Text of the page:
By Jill Grant
New urbanist-inspired approaches to suburban development are common in contemporary Canada. Suburbs influenced by new urbanism and featuring modified grid layouts, narrow streets, small lots and limited street setbacks are increasingly common. “Traditional” houses with front porches and pitched roofs are proliferating across the landscape. The new urbanist model has promoted new values: reduced car usage, well-designed public spaces, “eyes on the street” and urban diversity. It hoped to become a town-centred, anti-suburban approach. Beyond the superficial architectural details, however, are the new urbanist goals of equity, environmental protection and economic efficiency being achieved? Is new urbanism “re-urbanizing” the city, or simply creating cuter cookie-cutter suburbs? Is it creating sustainable development?
Since 1999 I have been visiting new urbanist developments in four Canadian provinces–Alberta, Manitoba, Ontario and Nova Scotia. Based on interviews with planners and developers and examination of their claims, I see a parallel with the historical fate of the Garden City movement. The same processes that reduced the Garden City to a sterile concoction of winding roads, big lots and wide houses are now creating a parody of the vision of new urbanism. The holy grail of sustainable development is in danger of becoming an empty catch phrase to justify any of a wide range of decisions and outcomes. Instead, low-density growth remains the dream of the producers of the urban and suburban realm, and the reality of its inhabitants.
The Concepts Break Down
Developers in rapidly growing Canadian cities began large-scale projects in the 1990s, and two developments exemplify the new urbanist trend. McKenzie Towne opened in Calgary Alberta and Cornell broke ground in Markham Ontario. The early phases of McKenzie Towne featured “brownstone” town houses around a square, similar to designs for the new urbanist development of Kentlands, Maryland.. Andres Duany participated in the design process. Calgary planners became staunch advocates of new urbanism, developing plans and policies to promote the new models.
The first phase of McKenzie Towne, Inverness Village, had narrow roads, a public square, back alleys with garages, small setbacks and narrow lots. The central “high street” provided space for commercial uses. The developer, Carma, moved away from some of these new urbanist principles in later phases in an effort to recover costs and improve sales. Some of the design concepts, like apartments over stores and garages, proved too expensive to construct. Recent phases of McKenzie present more conventional styles. While porches and columns remain popular, the details in newer phases are less functional; moreover, front garages and cul-de-sacs–features typical of traditional suburban development–are returning. McKenzie cannot easily escape reality–its location ina suburb quite distant from the employment core of the city. With each successive phase it tones down its new urbanist principles to appeal to households looking for starter homes in the suburbs.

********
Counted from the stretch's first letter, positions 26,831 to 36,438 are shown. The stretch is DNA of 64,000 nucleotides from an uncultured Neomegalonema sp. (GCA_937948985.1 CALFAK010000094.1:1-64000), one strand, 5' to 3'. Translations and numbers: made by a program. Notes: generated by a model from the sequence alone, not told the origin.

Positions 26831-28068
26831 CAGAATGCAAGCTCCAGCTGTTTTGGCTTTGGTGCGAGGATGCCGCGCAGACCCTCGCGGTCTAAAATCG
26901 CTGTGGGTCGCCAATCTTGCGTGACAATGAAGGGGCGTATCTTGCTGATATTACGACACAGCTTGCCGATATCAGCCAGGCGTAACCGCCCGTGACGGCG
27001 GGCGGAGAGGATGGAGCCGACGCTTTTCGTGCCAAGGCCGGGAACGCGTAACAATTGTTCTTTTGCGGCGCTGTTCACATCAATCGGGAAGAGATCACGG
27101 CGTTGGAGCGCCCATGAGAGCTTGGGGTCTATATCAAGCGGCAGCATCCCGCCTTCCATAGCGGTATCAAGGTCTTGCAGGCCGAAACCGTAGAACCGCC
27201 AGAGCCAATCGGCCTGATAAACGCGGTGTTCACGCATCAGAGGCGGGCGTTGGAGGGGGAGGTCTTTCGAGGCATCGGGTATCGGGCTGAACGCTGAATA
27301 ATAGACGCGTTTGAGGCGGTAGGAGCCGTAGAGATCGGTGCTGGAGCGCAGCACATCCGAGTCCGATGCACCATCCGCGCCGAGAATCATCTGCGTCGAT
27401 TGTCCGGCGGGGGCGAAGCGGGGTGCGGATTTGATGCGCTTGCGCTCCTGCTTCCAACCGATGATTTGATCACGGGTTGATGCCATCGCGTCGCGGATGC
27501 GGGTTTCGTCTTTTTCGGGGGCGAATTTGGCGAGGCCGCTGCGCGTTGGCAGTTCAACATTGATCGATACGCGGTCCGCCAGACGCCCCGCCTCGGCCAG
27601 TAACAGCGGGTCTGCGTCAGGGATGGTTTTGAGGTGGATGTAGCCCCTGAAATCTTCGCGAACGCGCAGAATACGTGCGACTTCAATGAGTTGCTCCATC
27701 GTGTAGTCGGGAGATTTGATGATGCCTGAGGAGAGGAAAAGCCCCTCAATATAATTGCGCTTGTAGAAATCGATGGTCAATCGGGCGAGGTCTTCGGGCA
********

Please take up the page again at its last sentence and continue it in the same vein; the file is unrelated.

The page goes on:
Cornell, in Markham Ontario, also has “brownstone” townhouses lining the boulevard leading to its “town center.” Brick buildings emulate the style of Ontario country farm houses of the late nineteenth and early twentieth centuries. A mix of single-family and semi-detached homes are most common. The streets follow a modified grid, while alleys accommodate garages. It should be mentioned that the homes in Cornell are not inexpensive.
Markham adopted new urbanist planning principles as its preferred option for new suburban development. New projects in the community conform to the prescription: straight streets, alleys, limited setbacks, narrow lots, “traditional” dwelling styles and attractive public spaces.
Developers in many Canadian communities are emulating elements of new urbanist design. Mass-produced houses commonly sport porches, although seldom deep enough to accommodate more than a row of chairs. Gingerbread trim has become de rigeur, even on homes with front-attached garages. These new designs fit well on the compact lots that planners now recommend. Thirty to forty foot wide lots make land use denser than a decade ago. At the same time, however, new developments have a greater amount of impervious ground cover (in streets, alleys and building envelope). What may be gained in infrastructure efficiency is lost in landscape function. Those who believe compact forms are sustainable applaud; those who believe that environmental function should take precedence find the outcome disappointing.
Moreover, as average household sizes are smaller than they have been in the past, greater housing densities may not translate into higher population densities. For example, the typical 1960s household may have had five people on a 50 x 100 foot lot; 1990s suburbs had about 2.5 people on a 30 x 100 foot lot, consuming more land and building materials per person in the same life cycle phase. Smaller lot sizes do not necessarily translate into sustainability.
New urbanist projects are not solving the problem of affordable housing either. Developers contend that New urbanist design costs more to build than does conventional suburban design and appeals to the upscale market. Starter suburbs have, however, copied New urbanist design elements like front porches and pitched roofs. Hence, new urbanist details are rapidly disseminating into the suburban vernacular, without the rest of the model.